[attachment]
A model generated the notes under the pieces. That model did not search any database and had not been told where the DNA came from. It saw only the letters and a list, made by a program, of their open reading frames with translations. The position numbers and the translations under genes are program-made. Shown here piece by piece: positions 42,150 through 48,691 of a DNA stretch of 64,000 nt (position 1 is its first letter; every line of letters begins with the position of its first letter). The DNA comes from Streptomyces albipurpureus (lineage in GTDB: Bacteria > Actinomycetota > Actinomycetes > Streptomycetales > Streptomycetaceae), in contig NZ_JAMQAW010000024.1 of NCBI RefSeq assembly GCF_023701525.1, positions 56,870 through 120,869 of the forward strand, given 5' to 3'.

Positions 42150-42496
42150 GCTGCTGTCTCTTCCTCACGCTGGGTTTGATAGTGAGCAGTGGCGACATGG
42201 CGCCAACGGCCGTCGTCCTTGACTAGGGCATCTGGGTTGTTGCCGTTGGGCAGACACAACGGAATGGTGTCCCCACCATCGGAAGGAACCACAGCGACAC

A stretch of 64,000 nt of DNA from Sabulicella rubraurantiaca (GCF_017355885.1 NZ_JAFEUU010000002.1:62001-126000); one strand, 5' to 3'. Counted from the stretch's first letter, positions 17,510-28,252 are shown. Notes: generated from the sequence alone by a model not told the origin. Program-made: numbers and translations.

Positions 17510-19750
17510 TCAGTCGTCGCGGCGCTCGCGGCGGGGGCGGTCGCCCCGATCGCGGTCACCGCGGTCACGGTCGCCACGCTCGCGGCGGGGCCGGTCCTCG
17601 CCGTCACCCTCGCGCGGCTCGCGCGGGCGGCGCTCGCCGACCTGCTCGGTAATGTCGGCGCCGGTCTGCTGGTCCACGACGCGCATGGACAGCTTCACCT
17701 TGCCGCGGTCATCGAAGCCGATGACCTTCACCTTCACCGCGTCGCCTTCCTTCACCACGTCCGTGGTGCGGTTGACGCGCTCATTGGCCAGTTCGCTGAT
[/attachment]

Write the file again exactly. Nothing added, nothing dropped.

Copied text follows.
A model generated the notes under the pieces. That model did not search any database and had not been told where the DNA came from. It saw only the letters and a list, made by a program, of their open reading frames with translations. The position numbers and the translations under genes are program-made. Shown here piece by piece: positions 42,150 through 48,691 of a DNA stretch of 64,000 nt (position 1 is its first letter; every line of letters begins with the position of its first letter). The DNA comes from Streptomyces albipurpureus (lineage in GTDB: Bacteria > Actinomycetota > Actinomycetes > Streptomycetales > Streptomycetaceae), in contig NZ_JAMQAW010000024.1 of NCBI RefSeq assembly GCF_023701525.1, positions 56,870 through 120,869 of the forward strand, given 5' to 3'.

Positions 42150-42496
42150 GCTGCTGTCTCTTCCTCACGCTGGGTTTGATAGTGAGCAGTGGCGACATGG
42201 CGCCAACGGCCGTCGTCCTTGACTAGGGCATCTGGGTTGTTGCCGTTGGGCAGACACAACGGAATGGTGTCCCCACCATCGGAAGGAACCACAGCGACAC

A stretch of 64,000 nt of DNA from Sabulicella rubraurantiaca (GCF_017355885.1 NZ_JAFEUU010000002.1:62001-126000); one strand, 5' to 3'. Counted from the stretch's first letter, positions 17,510-28,252 are shown. Notes: generated from the sequence alone by a model not told the origin. Program-made: numbers and translations.

Positions 17510-19750
17510 TCAGTCGTCGCGGCGCTCGCGGCGGGGGCGGTCGCCCCGATCGCGGTCACCGCGGTCACGGTCGCCACGCTCGCGGCGGGGCCGGTCCTCG
17601 CCGTCACCCTCGCGCGGCTCGCGCGGGCGGCGCTCGCCGACCTGCTCGGTAATGTCGGCGCCGGTCTGCTGGTCCACGACGCGCATGGACAGCTTCACCT
17701 TGCCGCGGTCATCGAAGCCGATGACCTTCACCTTCACCGCGTCGCCTTCCTTCACCACGTCCGTGGTGCGGTTGACGCGCTCATTGGCCAGTTCGCTGAT